He made his feelings known in a tweet sent out at the wee hours of Tuesday, June 8.
“Already our generation is still paying interests owed to the foreign donors of loans our Great GrandFathers borrowed… #MoreYawa,” he tweeted.
It’s unclear what triggered his tweet, however, a recent loan secured by President Akufo-Addo for the establishment of the Development Bank Ghana (DBG) has been the talk of the town.
In mid-May, the Ministry of Finance reached an agreement with the European Investment Bank for the provision of a one hundred- and seventy-million-euro (€170 million) facility for the establishment of the new national bank, the Development Bank Ghana (DBG).
President Akufo-Addo secured the loan after holding a meeting with the President of the European Investment Bank, Dr Werner Hoyer, as part of his official visit to Belgium.
The €170 million loan facility, according to Dr Hoyer, is the largest facility provided by the European Investment Bank for the establishment of a development bank in Africa or any other project, for that matter, on the continent.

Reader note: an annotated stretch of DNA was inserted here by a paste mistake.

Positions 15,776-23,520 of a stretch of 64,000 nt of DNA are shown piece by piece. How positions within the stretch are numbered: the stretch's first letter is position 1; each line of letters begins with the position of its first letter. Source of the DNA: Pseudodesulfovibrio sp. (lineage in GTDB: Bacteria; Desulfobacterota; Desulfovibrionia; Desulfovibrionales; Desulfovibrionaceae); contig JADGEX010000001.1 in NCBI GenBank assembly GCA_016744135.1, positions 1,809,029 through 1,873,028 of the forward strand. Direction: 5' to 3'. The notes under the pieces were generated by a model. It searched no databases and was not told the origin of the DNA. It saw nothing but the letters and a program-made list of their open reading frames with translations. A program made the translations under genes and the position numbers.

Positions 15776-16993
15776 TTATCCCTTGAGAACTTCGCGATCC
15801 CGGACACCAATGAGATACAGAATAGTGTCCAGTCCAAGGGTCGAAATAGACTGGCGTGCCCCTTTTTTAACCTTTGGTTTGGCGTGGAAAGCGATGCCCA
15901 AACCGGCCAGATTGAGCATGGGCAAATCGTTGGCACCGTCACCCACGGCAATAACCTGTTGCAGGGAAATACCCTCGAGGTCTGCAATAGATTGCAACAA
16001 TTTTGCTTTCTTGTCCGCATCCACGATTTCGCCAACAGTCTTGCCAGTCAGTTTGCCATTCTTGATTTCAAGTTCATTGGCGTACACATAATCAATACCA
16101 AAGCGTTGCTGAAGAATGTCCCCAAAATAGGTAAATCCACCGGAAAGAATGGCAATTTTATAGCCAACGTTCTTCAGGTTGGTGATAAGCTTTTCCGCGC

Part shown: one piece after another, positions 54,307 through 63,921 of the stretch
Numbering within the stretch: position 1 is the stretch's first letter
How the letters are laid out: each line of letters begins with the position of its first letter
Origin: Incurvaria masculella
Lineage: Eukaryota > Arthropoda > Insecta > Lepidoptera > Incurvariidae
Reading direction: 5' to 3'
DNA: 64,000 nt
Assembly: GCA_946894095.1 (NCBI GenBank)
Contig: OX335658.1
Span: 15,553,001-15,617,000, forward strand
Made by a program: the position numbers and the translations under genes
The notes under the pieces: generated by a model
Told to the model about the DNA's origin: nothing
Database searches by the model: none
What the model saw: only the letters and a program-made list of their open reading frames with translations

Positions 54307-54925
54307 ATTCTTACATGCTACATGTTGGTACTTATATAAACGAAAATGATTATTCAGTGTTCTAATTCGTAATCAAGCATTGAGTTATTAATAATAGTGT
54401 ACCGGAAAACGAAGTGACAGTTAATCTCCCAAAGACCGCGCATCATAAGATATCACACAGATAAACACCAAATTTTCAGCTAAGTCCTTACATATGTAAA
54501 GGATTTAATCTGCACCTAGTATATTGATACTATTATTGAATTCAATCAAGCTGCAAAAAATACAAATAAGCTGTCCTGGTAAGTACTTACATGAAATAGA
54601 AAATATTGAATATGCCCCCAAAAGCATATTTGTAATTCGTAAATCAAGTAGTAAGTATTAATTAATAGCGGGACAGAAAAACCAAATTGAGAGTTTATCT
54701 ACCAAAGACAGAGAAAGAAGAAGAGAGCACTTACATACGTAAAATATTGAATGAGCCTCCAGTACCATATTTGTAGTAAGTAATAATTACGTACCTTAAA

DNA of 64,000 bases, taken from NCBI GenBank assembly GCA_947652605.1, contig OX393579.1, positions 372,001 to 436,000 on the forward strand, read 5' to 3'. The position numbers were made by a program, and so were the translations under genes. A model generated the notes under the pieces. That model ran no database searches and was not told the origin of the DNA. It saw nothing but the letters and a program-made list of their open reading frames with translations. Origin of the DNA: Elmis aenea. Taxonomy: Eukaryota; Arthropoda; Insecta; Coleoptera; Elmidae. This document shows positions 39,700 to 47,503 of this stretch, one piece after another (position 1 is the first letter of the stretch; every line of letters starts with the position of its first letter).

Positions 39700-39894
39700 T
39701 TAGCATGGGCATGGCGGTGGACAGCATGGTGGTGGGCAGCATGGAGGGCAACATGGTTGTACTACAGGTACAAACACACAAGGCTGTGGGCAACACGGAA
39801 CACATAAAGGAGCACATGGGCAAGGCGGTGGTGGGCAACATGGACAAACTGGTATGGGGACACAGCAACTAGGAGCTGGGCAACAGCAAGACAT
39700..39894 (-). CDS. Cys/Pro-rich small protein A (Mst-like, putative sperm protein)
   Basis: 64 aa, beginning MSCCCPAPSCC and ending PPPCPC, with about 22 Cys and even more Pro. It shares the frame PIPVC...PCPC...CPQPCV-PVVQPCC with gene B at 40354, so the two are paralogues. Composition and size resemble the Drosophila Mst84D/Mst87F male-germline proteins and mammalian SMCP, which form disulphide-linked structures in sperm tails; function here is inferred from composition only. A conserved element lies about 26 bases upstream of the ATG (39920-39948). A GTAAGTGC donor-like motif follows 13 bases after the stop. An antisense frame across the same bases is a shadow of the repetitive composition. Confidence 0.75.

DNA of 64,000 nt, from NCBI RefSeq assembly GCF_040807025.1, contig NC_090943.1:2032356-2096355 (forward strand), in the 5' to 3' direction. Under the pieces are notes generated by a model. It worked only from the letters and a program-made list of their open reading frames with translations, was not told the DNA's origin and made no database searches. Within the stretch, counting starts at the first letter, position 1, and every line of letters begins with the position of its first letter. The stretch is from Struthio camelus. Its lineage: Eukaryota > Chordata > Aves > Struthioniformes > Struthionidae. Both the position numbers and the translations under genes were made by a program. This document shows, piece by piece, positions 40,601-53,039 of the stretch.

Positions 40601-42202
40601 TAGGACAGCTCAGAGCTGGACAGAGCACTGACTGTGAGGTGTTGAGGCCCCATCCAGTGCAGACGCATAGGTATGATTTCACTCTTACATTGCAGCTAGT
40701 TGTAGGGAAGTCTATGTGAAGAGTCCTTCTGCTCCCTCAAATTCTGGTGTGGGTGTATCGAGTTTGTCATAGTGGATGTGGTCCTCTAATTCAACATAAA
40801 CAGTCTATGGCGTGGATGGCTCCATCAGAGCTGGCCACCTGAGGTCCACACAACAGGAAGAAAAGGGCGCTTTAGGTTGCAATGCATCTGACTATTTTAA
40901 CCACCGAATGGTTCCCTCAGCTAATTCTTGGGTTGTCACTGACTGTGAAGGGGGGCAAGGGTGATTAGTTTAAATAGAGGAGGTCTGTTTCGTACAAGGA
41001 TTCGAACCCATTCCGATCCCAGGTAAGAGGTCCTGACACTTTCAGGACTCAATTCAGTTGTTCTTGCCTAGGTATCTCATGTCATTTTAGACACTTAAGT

This move has been criticized by many Ghanaians and the main opposition party, the National Democratic Congress (NDC).
A few days after Ghana secured the loan, the President of the World Bank David Malpass asked Ghana to reduce its non-concessional borrowing because of its impact on future generations.
According to him, “holding down the non-concessional debt means higher interest rate debt because that burdens the further generations.”
The World Bank’s President call is coming when Ghana has been classified as high risk of debt distress country by the World Bank.